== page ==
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Publishers Weekly Reviews 2000 December #1
Written for an older audience than aimed for in either Lynn Joseph's Fly, Bessie, Fly or Reeve Lindbergh's Nobody Owns the Sky!: The Story of `Brave Bessie' Coleman, this informative and insightful picture-book biography of the African-American aviator merits attention. Borden and Kroeger, co-authors of Paperboy, stress the adversities of Bessie Coleman's childhood in rural Texas at the turn of the 20th century and emphasize her extraordinary perseverance. As a girl, Bessie struggles to get an education, even when she must pick cotton instead of attending school; later, at 18, Bessie enrolls in "catch-up classes" and is placed in sixth grade at a private college, but her money runs out after only one term. Undefeated in her determination to become "somebody," Bessie eventually moves to Chicago in 1915 and, later, learns of French women who piloted planes during WWI. From that point on, Bessie resolves to fly; when no American pilots agree to teach her, she saves up money and enrolls at a school in France, becoming the first African-American to earn a pilot's license. At once breezy and grounded, the rhythmic text is arranged in short, verse-like lines, which should encourage reluctant readers to climb on board. Flavin's (Pushing Up the Sky) pebbly gouaches are atmospheric if a bit stiff, capitalizing on Borden and Kroeger's optimism. A flight well worth taking. Ages 9-12. (Jan.) Copyright 2000 Cahners Business Information.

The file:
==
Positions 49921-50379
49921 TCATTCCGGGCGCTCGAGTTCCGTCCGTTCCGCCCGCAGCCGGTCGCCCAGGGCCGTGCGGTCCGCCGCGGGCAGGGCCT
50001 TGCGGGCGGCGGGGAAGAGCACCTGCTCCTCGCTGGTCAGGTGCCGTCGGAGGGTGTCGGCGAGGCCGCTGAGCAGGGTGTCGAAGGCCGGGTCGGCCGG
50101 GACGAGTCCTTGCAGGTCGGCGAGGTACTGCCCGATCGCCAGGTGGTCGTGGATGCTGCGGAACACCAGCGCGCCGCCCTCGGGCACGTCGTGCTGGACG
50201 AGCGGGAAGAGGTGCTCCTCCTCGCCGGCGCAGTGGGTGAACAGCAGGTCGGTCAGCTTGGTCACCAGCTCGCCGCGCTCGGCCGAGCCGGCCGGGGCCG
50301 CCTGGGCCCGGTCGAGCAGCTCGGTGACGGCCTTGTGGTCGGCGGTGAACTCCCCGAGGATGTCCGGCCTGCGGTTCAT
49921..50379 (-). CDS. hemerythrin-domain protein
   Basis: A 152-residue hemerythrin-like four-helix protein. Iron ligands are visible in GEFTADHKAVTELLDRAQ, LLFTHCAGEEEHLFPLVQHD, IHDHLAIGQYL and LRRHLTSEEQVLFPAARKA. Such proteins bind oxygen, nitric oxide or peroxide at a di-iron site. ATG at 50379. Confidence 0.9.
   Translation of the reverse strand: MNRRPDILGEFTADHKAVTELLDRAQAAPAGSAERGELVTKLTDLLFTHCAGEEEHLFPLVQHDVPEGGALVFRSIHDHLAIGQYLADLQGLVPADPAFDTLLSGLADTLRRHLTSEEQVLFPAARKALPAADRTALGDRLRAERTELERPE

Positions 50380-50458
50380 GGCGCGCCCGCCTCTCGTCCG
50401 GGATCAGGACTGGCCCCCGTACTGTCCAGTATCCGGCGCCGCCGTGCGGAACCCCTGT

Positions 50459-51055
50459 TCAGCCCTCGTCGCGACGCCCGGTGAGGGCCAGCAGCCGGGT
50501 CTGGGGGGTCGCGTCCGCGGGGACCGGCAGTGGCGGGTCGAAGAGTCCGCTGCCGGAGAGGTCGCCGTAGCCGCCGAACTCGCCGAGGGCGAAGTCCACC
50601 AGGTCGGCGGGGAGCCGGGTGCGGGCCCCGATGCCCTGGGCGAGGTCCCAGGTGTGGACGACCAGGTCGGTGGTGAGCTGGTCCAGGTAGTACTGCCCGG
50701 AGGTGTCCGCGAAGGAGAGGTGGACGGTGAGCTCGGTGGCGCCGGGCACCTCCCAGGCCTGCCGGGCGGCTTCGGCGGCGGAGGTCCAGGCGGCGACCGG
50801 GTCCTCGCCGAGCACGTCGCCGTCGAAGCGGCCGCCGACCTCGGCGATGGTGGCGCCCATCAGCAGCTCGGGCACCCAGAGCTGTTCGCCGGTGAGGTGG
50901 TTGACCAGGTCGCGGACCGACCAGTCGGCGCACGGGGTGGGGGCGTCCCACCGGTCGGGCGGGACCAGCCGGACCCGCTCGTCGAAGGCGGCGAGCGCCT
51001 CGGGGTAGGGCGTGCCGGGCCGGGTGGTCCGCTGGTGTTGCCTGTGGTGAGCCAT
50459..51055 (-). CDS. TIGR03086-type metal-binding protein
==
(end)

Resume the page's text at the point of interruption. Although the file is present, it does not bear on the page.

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School Library Journal Reviews 2001 January
K-Gr 4-The authors' flair for imparting history soars in this biography of the first African American to earn a pilot's license. From her difficult childhood spent picking cotton in Texas to her grand achievements in aviation, Coleman's personality shines through. The warm illustrations done in gouache on colored paper mix exciting images of the aviator flying her plane with quieter glimpses of her interacting with friends and family members. The straightforward sentence structure keeps the action moving and will capture reluctant readers. Coleman's affinity for children will captivate youngsters, who will freely mourn the early demise of the "tr s chic! aviatrix" who often told others, "You can be somebody, too." A first-rate follow-up to Borden's Good-Bye, Charles Lindbergh (McElderry, 1998).-Gay Lynn Van Vleck, Henrico County Library, Glen Allen, VA Copyright 2000 Cahners Business Information.